"Like Mr. Hitler did. All Jews were to be killed, regardless of what they did or didn't do," Kasper said, as quoted by Norwegian national broadcaster NRK.
Even Kapser quickly regretted the wording and assured the journalists he was "truly sorry" for his "inappropriate and insensitive" comment. However, he nevertheless maintained that he strictly opposed the idea of arbitrarily penalizing innocent people. Kasper admitted that the Holocaust was indeed more extreme, yet upheld the comparison as viable, since it was "not OK" to charge a person for simply coming from a certain place.
"I'm fully against banning or punishing somebody because of his passport," Kasper said.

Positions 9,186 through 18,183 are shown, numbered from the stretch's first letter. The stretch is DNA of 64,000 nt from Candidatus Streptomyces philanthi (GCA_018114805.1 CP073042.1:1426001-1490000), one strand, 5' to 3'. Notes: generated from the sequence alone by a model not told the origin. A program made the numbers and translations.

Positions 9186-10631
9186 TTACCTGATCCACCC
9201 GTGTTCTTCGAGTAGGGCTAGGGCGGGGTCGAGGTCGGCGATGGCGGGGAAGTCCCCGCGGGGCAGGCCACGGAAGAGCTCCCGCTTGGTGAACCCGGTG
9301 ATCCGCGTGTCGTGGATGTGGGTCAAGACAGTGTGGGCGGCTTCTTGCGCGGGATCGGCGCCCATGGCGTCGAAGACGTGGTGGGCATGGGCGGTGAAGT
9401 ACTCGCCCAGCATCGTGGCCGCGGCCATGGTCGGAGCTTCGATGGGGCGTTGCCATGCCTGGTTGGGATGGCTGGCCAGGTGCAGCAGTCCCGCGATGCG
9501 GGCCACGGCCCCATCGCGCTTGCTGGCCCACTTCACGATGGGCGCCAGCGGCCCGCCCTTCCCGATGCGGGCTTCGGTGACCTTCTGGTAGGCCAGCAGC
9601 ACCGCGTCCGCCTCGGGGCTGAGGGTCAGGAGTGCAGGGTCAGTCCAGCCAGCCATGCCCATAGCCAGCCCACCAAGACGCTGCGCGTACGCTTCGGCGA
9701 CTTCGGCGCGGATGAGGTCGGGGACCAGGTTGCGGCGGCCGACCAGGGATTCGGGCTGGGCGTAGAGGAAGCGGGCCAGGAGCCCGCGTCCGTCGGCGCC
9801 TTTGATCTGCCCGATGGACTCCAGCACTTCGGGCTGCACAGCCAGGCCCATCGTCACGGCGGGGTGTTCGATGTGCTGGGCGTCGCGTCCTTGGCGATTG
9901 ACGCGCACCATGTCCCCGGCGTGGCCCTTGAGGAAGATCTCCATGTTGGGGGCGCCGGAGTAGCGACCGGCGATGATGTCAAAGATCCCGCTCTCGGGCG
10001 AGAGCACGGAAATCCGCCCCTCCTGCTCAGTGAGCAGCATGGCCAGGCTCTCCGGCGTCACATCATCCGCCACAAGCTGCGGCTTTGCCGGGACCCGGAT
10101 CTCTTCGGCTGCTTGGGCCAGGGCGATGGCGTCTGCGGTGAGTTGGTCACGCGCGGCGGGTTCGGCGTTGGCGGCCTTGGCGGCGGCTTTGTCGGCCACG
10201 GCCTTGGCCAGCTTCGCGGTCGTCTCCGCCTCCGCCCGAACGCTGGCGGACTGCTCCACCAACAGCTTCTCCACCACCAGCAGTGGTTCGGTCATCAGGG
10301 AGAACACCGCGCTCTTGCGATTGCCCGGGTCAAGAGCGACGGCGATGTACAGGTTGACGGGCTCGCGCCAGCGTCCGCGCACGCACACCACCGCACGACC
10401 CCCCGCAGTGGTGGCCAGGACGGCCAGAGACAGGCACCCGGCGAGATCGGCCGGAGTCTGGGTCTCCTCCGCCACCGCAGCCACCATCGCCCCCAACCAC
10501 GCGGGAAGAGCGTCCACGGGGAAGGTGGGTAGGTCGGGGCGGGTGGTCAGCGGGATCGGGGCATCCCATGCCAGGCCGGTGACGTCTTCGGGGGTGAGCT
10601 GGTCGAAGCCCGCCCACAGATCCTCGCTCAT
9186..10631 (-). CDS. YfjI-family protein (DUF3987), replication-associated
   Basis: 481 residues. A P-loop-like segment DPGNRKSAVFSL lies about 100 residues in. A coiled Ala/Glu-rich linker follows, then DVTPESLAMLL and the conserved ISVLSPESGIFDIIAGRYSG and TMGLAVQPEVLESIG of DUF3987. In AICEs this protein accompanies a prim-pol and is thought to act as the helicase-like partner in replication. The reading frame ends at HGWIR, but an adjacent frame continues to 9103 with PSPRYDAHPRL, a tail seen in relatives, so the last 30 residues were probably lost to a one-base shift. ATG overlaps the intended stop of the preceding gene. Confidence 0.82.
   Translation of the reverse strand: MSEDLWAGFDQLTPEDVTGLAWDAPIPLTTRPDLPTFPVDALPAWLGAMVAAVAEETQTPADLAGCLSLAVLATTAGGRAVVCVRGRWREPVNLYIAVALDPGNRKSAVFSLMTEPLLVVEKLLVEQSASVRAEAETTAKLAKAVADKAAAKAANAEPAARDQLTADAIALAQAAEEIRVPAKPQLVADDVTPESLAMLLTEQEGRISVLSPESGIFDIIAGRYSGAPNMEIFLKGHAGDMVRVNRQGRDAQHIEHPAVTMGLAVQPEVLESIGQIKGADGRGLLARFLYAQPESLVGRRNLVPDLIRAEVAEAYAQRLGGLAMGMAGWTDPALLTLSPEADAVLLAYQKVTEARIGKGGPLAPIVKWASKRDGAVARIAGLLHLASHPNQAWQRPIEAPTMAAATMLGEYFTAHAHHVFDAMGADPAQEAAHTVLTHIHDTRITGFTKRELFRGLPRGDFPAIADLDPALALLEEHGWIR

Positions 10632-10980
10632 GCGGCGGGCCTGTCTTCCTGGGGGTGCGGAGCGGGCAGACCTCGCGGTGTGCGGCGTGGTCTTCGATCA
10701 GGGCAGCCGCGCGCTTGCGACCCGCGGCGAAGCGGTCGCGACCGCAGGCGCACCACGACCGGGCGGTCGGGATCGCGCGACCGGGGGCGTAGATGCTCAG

Russia is currently in danger of being banned from the Winter Olympics in Pyeongchang after the notorious McLaren report, which accused over 1,000 Russian athletes as being part of Russia's alleged doping program from 2011 until after the Sochi Olympics in 2014, which ended in a clean-sweep victory. In 2017, five Russian skiers were suspended from the FIS Nordic World Championships, including Sochi medal winners Alexander Legkov and Maxim Vylegzhanin.
Following the McLaren report, the International Paralympic Committee banned Russia as a nation from last year's Summer Olympics in Rio de Janeiro, Brazil, while the IOC "only" chose to exclude the Russian track-and-field squad after coming under heavy fire and stopping short of banning Russia outright. In the long run, the IOC let individual sports federations decide which Russian athletes could compete.
Kasper is among the world's most senior sports officials, as president of the International Ski Federation and the Association of International Olympic Winter Sports Federations, a senior IOC member and a member of the World Anti-Doping Agency (WADA).
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